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|Title:||Functional and Structural Neuroplasticity in Depression|
|Other Titles:||Functional and Structural Neuroplasticity in Major Depressive Disorder|
|Authors:||Alders, Gésine Lara|
Hall, Geoffrey B. C.
|Keywords:||Major Depressive Disorder;functional magnetic resonance imaging;acute tryptophan depletion;neuroplasticity|
|Abstract:||The brain has the capacity to modify itself structurally and functionally, to adapt to novel circumstances. Adaptive changes in neural circuitry that become intransigent, such as continued hypervigilance after resolution of a threat situation, become maladaptive and may facilitate development of psychiatric disorders such as Major Depressive Disorder (MDD). Although MDD pathogenesis is unclear, hypothalamic-pituitary-adrenal axis dysregulation may facilitate the neuroplastic changes observed in MDD. Whether these neuroplastic changes facilitate the development of MDD or develop due to MDD remains unclear. The characterization of neuroplastic changes in MDD has resulted in sometimes contradictory findings. There are gaps in understanding the timing of neuroplastic changes in MDD, and how and when they are affected by antidepressant treatment. Characterization of neuroplasticity in MDD may uncover different phenotypes and aid in the discovery of a predictive biomarker of antidepressant treatment response. This dissertation presents the results of a series of neuroimaging studies. Chapter 1 provides an introduction to neuroplasticity and MDD. In Chapter 2 results of a study examining hippocampal memory function in treatment naïve patients with MDD are presented. Chapter 3 exhibits findings from a study examining effects of an acute tryptophan depletion paradigm in midlife women receiving estrogen-based treatment on an emotional conflict task. Chapter 4 discusses results from an examination of unmedicated patients with MDD and healthy control participants on an emotional conflict task. Chapter 5 presents longitudinal data of the sample from Chapter 4, and the effect of 8 weeks of treatment with antidepressant escitalopram on performance on an emotional conflict task. In Chapter 6 a case study is presented of a patient with long-standing overt ventriculomegaly, whose chief complaint was of mood and cognitive impairments. Chapter 7 summarizes the findings and contributions of this body of research and discusses clinical implications and future directions.|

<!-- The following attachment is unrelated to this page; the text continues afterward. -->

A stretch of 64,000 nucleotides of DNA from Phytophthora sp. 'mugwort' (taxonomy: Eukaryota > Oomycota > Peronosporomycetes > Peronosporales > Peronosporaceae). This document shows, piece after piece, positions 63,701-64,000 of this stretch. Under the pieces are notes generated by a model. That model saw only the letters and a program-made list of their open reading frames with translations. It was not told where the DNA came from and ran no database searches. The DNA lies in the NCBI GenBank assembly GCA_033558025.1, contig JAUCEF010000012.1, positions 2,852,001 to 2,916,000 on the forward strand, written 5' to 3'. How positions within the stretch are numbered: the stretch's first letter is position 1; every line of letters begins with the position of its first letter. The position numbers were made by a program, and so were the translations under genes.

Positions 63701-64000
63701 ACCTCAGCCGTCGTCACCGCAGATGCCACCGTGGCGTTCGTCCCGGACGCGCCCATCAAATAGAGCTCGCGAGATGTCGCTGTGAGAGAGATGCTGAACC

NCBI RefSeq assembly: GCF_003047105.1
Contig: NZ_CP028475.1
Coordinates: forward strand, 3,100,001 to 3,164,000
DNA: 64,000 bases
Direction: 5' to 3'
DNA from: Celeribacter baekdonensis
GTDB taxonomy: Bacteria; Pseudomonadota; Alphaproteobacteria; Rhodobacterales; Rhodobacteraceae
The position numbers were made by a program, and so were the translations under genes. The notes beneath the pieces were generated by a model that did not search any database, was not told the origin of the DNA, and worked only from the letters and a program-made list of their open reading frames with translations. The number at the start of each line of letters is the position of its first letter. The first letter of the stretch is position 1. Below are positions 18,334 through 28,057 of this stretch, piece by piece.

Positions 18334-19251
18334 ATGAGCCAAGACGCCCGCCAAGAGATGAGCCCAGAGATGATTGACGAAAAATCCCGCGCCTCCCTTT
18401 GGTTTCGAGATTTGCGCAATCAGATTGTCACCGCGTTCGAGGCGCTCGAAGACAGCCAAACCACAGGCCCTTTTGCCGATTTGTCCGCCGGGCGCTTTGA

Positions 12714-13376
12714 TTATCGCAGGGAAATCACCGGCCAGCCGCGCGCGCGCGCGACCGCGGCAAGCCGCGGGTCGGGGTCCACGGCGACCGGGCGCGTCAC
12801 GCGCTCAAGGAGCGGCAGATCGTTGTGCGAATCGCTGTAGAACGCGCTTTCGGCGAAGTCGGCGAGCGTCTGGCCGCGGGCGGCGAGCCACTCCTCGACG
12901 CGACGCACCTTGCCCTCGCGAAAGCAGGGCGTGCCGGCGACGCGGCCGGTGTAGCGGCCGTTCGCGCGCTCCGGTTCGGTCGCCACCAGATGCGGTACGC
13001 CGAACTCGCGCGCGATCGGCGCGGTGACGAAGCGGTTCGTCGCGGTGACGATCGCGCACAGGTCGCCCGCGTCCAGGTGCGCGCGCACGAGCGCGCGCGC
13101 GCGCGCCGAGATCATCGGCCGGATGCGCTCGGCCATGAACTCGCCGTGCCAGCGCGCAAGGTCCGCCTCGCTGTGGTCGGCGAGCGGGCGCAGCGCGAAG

|Appears in Collections:||Open Access Dissertations and Theses|
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